Managing software packages on Linux hasn’t always been that intuitive or easy for regular users to figure out. I always knew that if my mom was going to ever be able to do software updates on her own, it would have to be crazy simple. Fedora appears to have pulled that off with their Package Updater. Simply open the program and give it a minute to check for updates. The program will notify you if any updates are available and all the user has to do is click on the update button â€” simple as that.
Similar to the software update issue, being able to add and remove software packages needs to be a brainless action. Fedora again accomplishes this with their Package Manager application. Simply check or uncheck an application, click Apply, and you’re done.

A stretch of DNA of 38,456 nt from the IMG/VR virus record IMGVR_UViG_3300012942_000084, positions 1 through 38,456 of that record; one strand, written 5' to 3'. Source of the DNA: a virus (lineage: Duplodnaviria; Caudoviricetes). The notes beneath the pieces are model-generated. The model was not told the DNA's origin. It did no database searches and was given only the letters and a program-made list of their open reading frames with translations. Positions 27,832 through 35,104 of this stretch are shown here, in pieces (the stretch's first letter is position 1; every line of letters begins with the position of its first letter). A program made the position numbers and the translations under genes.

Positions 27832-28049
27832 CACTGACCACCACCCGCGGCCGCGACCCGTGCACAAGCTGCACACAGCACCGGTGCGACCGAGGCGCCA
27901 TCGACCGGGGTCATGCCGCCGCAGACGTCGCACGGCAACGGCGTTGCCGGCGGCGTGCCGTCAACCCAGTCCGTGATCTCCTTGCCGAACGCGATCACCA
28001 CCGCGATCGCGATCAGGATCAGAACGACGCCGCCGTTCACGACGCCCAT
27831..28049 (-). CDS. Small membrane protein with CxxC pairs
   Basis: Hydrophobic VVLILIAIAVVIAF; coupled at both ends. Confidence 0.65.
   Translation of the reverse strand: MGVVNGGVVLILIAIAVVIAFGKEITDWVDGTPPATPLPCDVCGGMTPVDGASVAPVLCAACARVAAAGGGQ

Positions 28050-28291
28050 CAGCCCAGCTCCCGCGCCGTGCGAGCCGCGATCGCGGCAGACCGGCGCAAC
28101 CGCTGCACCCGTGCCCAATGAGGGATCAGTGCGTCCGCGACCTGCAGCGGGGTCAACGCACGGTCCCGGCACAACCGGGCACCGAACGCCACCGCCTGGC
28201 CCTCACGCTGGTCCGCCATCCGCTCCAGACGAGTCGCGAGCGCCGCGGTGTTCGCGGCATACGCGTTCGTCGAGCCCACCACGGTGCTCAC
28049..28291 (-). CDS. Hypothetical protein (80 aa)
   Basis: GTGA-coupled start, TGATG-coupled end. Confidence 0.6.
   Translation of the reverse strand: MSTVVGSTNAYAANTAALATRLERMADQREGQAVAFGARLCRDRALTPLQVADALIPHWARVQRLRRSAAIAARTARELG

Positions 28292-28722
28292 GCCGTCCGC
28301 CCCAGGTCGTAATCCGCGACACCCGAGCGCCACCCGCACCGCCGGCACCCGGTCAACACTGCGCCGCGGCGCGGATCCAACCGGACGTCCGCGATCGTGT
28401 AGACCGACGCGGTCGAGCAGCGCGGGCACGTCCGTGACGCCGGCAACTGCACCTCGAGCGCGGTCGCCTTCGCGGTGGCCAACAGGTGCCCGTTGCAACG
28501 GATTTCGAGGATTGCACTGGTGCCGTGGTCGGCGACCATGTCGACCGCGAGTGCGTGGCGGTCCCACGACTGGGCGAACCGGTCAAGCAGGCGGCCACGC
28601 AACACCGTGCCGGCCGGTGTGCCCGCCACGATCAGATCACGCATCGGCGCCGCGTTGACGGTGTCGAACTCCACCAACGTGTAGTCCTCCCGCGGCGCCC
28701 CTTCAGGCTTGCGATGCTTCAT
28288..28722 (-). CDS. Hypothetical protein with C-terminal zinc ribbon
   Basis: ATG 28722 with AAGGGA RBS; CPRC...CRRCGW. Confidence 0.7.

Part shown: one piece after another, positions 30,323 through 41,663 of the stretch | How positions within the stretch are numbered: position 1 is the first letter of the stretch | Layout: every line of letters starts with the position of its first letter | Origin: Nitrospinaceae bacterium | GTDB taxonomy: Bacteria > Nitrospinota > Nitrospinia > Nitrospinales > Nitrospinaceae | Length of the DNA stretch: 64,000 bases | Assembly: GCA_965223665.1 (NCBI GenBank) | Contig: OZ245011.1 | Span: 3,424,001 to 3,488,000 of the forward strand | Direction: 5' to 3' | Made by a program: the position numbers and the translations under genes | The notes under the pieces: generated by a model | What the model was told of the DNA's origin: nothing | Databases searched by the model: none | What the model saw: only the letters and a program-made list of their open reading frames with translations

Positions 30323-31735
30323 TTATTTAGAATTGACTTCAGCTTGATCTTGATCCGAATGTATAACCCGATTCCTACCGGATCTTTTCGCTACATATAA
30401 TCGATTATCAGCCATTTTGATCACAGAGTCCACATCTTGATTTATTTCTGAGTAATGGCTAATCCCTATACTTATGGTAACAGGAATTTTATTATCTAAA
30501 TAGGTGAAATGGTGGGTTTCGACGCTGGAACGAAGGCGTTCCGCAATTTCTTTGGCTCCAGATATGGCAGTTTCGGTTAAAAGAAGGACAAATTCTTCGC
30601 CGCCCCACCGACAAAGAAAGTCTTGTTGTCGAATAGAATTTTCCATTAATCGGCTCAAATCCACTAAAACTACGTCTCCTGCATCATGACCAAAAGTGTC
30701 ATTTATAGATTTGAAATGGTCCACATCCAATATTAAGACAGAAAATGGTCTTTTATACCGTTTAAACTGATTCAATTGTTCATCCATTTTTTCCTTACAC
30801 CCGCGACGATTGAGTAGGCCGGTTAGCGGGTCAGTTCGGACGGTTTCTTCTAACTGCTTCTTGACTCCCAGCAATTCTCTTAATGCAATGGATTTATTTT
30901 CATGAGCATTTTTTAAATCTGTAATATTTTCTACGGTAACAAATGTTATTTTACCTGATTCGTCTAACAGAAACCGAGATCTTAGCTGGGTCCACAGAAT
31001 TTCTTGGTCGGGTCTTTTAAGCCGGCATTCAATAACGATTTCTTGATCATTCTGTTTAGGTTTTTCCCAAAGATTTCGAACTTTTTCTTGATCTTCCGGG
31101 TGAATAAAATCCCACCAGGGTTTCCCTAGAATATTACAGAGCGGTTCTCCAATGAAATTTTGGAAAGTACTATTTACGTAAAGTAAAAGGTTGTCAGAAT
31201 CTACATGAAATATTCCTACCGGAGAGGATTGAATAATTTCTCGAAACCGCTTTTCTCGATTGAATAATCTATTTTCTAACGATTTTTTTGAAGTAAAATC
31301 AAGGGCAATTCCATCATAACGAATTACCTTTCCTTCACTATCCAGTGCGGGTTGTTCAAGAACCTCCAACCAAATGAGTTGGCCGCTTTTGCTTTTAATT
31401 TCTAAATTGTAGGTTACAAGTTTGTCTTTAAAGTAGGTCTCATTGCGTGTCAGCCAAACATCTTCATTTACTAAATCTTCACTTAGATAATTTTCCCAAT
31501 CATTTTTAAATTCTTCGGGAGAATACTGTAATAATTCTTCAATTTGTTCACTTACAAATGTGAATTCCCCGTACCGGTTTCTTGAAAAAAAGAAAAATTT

There’s nothing new with the navigation of the system, other than an overt attempt to keep it simple. Similar to the latest Windows and Mac OS X strategies, Fedora makes an effort to only show what the typical user needs to see. Although this may be annoying to more advanced users, it’s exactly what a typical user needs.
I found the system shutdown option to be strangely placed. Instead of putting the option on a menu at the end of the bar (similar to Windows and Mac OS X), it was placed a couple menus over. This didn’t seem intuitive to me at all.
Fedora Core 5 is a superb operating system with an excellent base of applications. It’s the operating system that I’ve been waiting for in regards to free and usable. I still don’t think I’d let my mom install it, but I’m pretty sure she wouldn’t have any problems using it on a daily basis as a home or work computer.
If I had a cheap intel-based computer, and if I wanted to outfit my mom with a cheap but powerful operating system, I wouldn’t hesitate to hook her up with Fedora. It does everything she would ever need.